Thailand is attempting to boost its birth rate by providing day-care and fertility centres to parents, as well as enlisting the help of social media celebrities to promote the benefits of family life.
The news: The ad comes at a time when the number of births has fallen by nearly a third since 2013, when they first began to decline. Last year, there were 544,000 births, the lowest number in at least six decades, and 563,000 deaths, which were boosted by coronavirus-related mortality.
- While Thailand’s demographic trajectory is comparable to that of other Asian nations such as Japan or Singapore, the consequences for Southeast Asia’s second-largest economy are far more serious as an emerging market reliant on cheap labour and a burgeoning middle class.
- Officials claimed the plans include establishing fertility centres in 76 provinces, which are now limited to Bangkok and other large cities, as well as enlisting social media influencers to support the message.
What’s going on: Thailand is not the only country in the area with low fertility rates, but it is less wealthy than other more industrialised countries that have had to rely on foreign workers to keep their economies afloat.
- Experts say it’s difficult to alter a scenario in which societal circumstances have changed and views toward having children are now influenced by concerns about mounting debt and senior care.
- Thailand is on its way to becoming a super-aged society, with those over 60 accounting for more than a fifth of the population. Around 18 per cent of Thailand’s population is over 60 years old.
- Last year, the ratio of working-age to old persons was 3.4, but officials predict that by 2040, it will be 1.7.
- Deciding to have children has gotten more difficult as the economy has been sluggish in recent years, with rising living costs and slowing income growth.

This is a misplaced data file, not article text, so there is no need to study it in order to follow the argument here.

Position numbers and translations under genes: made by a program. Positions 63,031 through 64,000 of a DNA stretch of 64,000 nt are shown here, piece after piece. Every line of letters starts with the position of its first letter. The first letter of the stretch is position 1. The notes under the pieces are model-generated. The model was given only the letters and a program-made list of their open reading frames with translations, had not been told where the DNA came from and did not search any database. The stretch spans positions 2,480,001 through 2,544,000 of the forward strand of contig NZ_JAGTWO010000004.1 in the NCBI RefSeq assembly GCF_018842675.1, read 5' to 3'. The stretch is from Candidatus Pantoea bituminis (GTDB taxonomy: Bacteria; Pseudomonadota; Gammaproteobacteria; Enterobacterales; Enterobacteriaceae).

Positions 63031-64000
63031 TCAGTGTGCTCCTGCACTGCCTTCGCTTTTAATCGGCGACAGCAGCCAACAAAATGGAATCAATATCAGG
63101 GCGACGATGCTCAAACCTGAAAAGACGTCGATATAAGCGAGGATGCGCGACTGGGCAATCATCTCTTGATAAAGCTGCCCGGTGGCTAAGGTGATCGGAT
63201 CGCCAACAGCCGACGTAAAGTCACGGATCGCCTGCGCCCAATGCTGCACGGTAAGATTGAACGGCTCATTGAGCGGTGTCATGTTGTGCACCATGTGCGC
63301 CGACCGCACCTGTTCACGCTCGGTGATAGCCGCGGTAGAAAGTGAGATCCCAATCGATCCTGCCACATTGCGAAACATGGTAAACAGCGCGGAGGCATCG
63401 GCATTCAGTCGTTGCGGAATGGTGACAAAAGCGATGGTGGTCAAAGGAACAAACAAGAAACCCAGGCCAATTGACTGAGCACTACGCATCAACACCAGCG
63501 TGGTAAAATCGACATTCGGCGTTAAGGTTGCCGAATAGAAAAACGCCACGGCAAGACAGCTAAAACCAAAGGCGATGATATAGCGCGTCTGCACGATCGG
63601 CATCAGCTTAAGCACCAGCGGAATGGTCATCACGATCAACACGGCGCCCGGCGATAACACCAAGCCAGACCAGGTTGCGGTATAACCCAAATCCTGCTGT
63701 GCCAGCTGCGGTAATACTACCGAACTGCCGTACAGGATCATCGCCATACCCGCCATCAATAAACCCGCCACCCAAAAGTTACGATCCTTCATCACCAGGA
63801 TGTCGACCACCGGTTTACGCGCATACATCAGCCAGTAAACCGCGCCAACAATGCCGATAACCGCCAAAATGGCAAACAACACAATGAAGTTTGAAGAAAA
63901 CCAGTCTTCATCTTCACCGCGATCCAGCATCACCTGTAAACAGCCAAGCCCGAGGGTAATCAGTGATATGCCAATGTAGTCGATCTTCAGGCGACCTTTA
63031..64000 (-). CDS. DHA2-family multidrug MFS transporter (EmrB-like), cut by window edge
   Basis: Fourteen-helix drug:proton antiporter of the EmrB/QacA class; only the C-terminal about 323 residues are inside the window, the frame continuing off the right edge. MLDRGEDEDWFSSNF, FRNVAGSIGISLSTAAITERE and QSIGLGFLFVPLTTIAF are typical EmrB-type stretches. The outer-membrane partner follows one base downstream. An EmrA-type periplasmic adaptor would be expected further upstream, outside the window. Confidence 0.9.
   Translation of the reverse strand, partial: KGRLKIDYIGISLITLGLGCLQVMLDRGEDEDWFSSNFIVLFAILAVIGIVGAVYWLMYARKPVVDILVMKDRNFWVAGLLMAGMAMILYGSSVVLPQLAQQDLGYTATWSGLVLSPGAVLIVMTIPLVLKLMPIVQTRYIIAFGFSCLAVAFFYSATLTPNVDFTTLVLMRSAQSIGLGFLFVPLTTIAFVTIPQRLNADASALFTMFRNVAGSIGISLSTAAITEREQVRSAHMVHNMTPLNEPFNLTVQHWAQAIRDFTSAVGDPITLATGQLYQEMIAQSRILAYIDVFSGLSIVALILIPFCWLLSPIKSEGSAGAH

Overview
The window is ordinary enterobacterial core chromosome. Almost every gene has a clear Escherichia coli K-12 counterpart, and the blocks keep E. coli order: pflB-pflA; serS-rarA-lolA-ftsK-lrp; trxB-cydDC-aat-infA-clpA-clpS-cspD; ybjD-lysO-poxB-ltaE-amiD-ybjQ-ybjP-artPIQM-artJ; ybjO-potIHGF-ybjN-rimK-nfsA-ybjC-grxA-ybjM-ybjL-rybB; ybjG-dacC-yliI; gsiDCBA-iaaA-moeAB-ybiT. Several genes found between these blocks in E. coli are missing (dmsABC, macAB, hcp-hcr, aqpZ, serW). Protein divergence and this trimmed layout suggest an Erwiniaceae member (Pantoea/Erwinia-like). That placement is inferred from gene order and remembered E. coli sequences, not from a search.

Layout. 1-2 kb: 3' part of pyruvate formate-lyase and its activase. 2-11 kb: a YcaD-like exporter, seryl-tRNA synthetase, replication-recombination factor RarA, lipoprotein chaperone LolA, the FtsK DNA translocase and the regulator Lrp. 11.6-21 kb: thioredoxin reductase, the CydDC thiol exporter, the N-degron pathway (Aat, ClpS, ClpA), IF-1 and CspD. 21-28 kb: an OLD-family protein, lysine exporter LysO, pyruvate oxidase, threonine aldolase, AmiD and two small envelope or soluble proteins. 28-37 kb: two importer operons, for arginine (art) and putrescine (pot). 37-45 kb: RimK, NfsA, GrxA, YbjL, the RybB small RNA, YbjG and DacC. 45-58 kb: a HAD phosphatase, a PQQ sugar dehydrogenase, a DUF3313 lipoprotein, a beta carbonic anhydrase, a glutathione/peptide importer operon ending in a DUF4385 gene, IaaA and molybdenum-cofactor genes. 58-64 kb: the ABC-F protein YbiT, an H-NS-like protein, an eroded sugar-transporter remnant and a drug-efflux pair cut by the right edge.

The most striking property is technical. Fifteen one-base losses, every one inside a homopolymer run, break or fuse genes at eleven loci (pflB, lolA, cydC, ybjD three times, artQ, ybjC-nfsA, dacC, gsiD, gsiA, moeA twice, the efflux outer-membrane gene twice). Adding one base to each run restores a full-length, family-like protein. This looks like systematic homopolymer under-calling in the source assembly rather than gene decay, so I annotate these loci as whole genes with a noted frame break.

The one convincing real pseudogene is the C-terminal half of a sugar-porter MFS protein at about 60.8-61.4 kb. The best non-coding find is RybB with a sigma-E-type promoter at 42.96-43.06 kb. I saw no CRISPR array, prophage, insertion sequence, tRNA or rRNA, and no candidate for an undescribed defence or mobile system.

What are they saying: The industrial sector will confront productivity slumps… so we need to train skilled labour and implement automated technology, said head of the state planning agency Danucha Pichayanan, at a recent business roundtable. Thailand is a key regional automobile and electronics manufacturing hub.
- Danucha also mentioned that the demographic trend could put pressure on government budgets, and experts have indicated that even now, with monthly allowances of 600 to 1,000 baht, support for the elderly is not considered adequate.
- Experts say that political divide, rising debt, and rising education prices are all key variables influencing views about having children, and that short-term solutions may not be enough.
- Such policies may be too late for people like Chinthathip Nantavong, 44, who elected not to have children with her partner of 14 years.
- “Raising one child costs a lot. A semester for kindergarten is already 50,000 to 60,000 baht ($1,520 to $1,850) and then it reaches millions later,” she said, adding that other countries have better care facilities and welfare policies.
- However, for many people, such as Chinthathip, who has opted not to have children, cost is still a major concern.
- “Individuals in the middle class, office employees, and people trying to make ends meet think the same way,” Chinthathip said.
- “Right now, we have a cat, which is less expensive than a child.”
Facts and figures: According to Bank of Thailand data, household debt has increased to about 90 per cent of GDP, up from 59 per cent in 2010.
- Thailand has also seen political unrest for the majority of the last two decades, with two military coups and huge anti-government demonstrations.
($1 = 32.4700 baht)